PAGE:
Section 11.30 covers controls for open systems, e.g. record-keeping systems that more people have access to, that is, where access is not controlled by the same persons responsible for the content managed in the system. In addition to all the requirements that apply to closed systems, this section calls for additional measures around document encryption and the use of appropriate digital signature standards to ensure the authenticity, integrity, and confidentiality of records.

Also part of Subpart B are some additional requirements on signature manifestations and signature/record linking. FDA requires that the signer’s printed name appears along the timestamped signature, as well as the meaning associated with the signature (e.g. review, approval, responsibility, or authorship). Finally, requirements on Signature record/linking stipulate that appropriate measures are taken (e.g. the use of adequate record-keeping software) to make sure unauthorized users aren’t able to simply copy signatures from one document to another.

Subpart C--Electronic Signatures

The three sections of Subpart C define requirements on electronic signatures:

  • Section 11.100 General requirements
  • Section 11.200 Electronic signature components and controls
  • Section 11.300 Controls for identification codes/passwords.

The most fundamental general requirement pertaining to e-signatures is pretty straightforward:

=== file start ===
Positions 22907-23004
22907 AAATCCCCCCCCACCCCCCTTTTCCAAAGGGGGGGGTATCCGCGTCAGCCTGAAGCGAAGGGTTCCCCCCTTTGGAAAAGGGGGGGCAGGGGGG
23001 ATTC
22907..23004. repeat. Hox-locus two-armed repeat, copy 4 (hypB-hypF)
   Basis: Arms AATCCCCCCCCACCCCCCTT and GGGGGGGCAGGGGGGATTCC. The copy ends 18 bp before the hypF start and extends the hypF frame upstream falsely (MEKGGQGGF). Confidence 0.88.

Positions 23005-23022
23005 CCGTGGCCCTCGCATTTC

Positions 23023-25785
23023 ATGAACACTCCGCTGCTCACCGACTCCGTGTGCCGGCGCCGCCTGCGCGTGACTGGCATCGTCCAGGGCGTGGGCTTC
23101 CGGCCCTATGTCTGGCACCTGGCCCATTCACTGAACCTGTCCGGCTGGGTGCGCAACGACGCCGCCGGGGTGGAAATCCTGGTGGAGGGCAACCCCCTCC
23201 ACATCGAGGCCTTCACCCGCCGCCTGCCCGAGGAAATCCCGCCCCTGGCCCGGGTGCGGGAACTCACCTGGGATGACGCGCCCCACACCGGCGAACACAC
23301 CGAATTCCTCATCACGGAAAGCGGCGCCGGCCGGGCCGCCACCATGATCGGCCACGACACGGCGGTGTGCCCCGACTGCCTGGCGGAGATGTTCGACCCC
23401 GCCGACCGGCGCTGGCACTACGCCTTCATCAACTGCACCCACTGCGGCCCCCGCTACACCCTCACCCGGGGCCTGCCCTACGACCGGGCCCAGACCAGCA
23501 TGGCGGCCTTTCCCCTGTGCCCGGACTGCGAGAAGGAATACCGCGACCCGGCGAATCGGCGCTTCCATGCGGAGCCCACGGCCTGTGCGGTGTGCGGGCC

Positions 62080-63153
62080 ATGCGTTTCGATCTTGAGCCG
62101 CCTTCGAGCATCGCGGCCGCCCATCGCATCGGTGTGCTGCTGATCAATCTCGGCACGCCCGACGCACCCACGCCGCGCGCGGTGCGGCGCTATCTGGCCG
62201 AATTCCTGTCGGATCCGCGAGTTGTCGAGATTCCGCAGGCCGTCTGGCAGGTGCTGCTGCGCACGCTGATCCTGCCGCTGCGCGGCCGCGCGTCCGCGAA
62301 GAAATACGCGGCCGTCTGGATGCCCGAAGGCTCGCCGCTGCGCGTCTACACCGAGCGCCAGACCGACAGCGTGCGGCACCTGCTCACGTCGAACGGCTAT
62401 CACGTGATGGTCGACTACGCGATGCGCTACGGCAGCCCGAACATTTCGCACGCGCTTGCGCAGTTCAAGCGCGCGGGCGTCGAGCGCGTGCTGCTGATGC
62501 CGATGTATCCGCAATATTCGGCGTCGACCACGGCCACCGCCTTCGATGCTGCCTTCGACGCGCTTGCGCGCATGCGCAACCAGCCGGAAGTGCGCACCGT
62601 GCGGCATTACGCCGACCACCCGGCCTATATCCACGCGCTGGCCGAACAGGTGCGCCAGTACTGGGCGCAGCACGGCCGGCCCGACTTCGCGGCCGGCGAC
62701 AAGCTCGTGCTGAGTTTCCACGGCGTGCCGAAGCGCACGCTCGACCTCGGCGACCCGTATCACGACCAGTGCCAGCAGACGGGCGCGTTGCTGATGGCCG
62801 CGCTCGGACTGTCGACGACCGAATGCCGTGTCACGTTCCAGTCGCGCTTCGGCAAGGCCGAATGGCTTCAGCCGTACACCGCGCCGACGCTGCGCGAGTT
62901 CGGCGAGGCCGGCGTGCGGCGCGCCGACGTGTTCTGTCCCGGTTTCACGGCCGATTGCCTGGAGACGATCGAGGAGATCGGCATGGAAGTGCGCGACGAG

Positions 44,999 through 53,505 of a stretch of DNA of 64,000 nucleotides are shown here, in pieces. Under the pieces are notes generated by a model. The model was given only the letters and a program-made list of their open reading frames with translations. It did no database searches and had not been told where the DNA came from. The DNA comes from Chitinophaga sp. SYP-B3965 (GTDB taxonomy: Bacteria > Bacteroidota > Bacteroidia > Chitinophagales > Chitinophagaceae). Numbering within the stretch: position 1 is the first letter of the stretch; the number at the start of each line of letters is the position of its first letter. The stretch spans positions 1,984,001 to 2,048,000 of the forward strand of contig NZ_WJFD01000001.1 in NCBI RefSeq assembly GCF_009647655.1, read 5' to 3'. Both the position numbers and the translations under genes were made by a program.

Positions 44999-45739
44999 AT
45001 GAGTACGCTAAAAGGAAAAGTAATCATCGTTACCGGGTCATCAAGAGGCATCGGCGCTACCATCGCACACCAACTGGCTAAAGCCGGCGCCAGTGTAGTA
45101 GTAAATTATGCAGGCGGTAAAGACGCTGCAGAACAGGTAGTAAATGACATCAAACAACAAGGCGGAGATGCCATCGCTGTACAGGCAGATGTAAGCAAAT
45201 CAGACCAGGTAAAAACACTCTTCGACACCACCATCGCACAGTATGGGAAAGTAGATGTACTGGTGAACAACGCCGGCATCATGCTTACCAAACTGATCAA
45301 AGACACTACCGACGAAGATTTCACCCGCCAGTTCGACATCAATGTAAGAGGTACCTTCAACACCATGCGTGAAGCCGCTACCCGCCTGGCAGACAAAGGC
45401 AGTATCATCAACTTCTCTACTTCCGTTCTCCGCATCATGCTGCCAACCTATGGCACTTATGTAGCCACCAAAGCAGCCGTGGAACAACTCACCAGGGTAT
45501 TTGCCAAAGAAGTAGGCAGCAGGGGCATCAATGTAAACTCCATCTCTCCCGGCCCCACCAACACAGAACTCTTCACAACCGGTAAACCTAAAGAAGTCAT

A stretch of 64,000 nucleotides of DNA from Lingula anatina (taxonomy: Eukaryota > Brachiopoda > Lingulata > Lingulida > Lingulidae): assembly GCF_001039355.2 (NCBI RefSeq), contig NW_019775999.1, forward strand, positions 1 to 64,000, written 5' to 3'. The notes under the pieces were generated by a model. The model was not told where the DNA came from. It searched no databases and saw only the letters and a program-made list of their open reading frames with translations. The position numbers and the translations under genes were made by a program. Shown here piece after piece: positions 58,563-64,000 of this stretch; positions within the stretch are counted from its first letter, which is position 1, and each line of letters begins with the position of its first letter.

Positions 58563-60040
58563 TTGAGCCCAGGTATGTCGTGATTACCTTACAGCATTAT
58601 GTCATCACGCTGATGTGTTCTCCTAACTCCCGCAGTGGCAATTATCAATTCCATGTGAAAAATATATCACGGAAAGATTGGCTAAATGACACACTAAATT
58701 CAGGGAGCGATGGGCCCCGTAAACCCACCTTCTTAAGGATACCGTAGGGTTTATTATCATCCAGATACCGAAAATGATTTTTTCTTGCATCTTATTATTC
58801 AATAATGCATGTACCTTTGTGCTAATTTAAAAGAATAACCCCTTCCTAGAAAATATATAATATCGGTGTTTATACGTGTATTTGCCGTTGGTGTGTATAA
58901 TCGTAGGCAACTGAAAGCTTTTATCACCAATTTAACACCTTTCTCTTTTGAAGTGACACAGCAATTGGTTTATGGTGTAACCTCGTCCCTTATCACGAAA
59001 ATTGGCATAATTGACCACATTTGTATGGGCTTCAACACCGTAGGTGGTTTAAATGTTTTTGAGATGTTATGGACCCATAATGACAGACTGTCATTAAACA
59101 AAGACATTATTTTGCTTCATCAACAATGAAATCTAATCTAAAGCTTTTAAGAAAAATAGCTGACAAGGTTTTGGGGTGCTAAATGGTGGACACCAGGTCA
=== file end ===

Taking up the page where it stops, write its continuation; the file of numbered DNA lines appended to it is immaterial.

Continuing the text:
1. Each electronic signature shall be unique to one individual and shall not be reused by, or reassigned to, anyone else.

The first section also stipulates that any organization using e-signatures has to first verify the identity of the individual whose e-signature they plan to use, and submit a certification about this in paper form (along with a handwritten signature) to FDA’s Office of Regional Operations in Rockville, MD.

Section 11.200 clarifies that FDA requires the use of at least two identification components with e-signatures (in most cases, this will likely be an ID code and a password). The section explicitly refers to individuals, stipulating that e-signatures may only be used by their genuine owners (in other words, teams can’t have FDA-compliant e-signatures).

The third section, 11.300, defines controls for said ID components. This part requires that each combination of identification code and password is unique and that they are periodically revised to protect against password aging. The section also calls for the appropriate protection of compromised tokens (lost, stolen, etc) via deauthorization and the issuance of replacements only under suitable controls. Finally, the section stipulates that organizations have to implement adequate safeguards to prevent unauthorized use, to detect and report security breaches, and need to conduct both initial and periodic testing of devices that generate or manage these tokens (ID codes or passwords).

As evidenced by the explanation above, compliance with FDA’s Title 21 CFR Part 11 is no rocket science, but it does require a careful approach. Using platforms that are 21CFR11-ready out of the box, such as codeBeamer ALM, dramatically reduces the effort going into asserting compliance. Download our fact sheet to learn more about how codeBeamer ALM's Title 21 CFR Part 11 Validation Kit can support you in adhering to FDA requirements!